TOSI Rule Question

My client owns a corporation. His son is not activity involved in the business. He wants to lend his son money to start an investment. I have not dealt with TOSI in a while. It is my understanding…so I am told, since the son is related to the shareholder and not activity involved in the business, the loan will be treated as a loan. However, if the loan is not repaid by year 2, the son has to include the loan amount into income and be taxed at 54%. What are your thoughts? Please point me in the right direction, articles, etc.

Money lent from a father to his adult son attracts no attribution.
My understanding is that TOSI doesn’t apply unless the son is a shareholder of the corporation and the money is lent by the CORPORATION. If the son is not a shareholder, and the corporation lends money to him, it would be considered a shareholder draw by the father (this is per ITA 15, not 120.4).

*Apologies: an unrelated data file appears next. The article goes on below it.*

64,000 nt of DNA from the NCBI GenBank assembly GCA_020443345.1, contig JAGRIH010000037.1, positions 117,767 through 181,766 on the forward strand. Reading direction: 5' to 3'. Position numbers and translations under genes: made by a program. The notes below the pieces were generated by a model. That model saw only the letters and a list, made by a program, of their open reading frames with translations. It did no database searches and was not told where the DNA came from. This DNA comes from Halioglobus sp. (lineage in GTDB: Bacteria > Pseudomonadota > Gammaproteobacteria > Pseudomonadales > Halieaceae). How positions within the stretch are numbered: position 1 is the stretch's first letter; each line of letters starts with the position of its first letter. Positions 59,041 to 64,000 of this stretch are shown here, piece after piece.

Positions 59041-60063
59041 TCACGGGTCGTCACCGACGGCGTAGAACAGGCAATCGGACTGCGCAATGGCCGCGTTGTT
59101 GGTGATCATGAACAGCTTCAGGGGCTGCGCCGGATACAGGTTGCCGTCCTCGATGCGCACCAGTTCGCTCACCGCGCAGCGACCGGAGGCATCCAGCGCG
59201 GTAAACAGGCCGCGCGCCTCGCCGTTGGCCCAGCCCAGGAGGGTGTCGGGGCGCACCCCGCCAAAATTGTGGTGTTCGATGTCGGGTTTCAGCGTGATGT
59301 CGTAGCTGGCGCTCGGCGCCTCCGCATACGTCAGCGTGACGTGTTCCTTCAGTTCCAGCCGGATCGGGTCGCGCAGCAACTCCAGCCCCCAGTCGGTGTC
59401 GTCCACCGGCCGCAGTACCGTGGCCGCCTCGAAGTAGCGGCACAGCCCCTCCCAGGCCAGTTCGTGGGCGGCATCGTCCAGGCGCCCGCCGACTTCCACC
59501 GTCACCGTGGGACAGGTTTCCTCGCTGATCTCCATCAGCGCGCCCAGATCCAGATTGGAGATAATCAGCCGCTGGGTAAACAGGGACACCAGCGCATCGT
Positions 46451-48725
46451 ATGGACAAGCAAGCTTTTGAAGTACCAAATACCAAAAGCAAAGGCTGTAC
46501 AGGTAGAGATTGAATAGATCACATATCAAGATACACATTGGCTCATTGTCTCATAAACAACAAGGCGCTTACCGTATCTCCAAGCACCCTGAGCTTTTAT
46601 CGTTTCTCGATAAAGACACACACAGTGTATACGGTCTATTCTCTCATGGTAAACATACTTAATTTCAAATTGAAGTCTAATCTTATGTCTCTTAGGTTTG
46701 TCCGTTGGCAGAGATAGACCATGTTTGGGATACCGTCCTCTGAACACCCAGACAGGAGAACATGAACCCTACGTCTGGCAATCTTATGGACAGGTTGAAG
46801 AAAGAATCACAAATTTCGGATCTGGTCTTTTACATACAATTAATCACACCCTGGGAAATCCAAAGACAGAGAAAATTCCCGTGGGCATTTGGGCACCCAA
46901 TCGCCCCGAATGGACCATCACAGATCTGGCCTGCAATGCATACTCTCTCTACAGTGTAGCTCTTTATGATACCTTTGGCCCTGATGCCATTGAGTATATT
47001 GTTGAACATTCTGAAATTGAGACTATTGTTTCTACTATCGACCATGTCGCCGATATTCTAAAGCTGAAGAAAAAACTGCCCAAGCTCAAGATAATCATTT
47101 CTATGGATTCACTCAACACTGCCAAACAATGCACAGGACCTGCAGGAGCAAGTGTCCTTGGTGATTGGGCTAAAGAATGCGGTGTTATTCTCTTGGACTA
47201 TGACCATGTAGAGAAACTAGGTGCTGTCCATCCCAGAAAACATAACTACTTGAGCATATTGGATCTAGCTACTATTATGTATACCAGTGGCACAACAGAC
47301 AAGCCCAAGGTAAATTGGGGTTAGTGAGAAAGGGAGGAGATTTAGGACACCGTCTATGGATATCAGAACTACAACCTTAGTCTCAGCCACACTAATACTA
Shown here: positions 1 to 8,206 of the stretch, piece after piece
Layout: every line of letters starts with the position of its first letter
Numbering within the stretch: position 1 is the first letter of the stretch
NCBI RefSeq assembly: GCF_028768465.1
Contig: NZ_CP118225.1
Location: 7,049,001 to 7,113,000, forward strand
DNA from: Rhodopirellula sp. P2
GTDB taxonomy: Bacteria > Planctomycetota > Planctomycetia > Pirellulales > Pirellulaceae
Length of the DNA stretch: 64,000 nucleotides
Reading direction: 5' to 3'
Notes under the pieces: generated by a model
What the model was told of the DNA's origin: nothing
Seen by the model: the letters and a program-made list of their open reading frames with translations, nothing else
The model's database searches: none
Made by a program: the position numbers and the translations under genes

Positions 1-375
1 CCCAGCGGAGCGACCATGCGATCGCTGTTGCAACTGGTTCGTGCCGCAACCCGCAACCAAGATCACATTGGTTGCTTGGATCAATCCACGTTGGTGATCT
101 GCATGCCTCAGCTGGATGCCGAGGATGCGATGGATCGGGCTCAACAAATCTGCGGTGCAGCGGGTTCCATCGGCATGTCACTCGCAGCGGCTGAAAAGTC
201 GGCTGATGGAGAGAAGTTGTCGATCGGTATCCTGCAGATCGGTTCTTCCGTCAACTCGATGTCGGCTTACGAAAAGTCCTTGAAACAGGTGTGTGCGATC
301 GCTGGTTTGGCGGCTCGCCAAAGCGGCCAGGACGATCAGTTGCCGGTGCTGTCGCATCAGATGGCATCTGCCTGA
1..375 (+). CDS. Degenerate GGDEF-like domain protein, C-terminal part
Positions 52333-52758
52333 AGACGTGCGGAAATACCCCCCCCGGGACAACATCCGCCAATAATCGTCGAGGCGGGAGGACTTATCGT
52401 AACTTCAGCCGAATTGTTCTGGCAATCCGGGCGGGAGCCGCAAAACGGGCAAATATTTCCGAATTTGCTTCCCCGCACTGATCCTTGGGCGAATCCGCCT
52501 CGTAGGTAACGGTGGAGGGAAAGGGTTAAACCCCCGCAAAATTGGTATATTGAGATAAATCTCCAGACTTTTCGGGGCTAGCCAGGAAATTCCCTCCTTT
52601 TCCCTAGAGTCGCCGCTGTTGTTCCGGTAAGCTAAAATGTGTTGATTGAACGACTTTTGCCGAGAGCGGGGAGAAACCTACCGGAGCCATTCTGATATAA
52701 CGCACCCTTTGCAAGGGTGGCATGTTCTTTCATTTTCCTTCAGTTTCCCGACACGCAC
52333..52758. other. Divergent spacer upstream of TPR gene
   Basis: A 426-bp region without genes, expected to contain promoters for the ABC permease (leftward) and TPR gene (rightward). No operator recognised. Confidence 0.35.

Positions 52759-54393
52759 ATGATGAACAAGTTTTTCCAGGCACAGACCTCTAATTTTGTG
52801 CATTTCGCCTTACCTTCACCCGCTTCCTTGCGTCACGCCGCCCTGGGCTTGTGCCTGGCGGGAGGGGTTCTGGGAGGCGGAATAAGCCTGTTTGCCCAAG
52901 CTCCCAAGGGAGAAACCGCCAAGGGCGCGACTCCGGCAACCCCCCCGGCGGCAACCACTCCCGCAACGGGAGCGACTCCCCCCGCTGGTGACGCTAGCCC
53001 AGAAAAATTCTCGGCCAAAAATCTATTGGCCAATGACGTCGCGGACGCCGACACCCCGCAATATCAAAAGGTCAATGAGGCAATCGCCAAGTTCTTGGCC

Thanks @Nezzer!

Make sure the loan is highly papered with repayment terms and interest rates.
Documentation is key.

You can also have it set up as a prescribed rate loan using the CRA prescribed rates, which at the moment are 1%. The corp will issue a T4 to the son annually for the interest benefit based on the prescribed rates, which he will report on his personal tax return.

Alternatively, the same prescribed rate loan can be crafted between corp and father. The father then receives a T4A slip with the interest benefit to report on his personal tax return

The key is to have the documentation in place.

No, it can not. Even to the son who is not a shareholder but is related to the president/CEO of the company, the transaction is not at arms length. Back to back shareholder loan rule definitely applies here.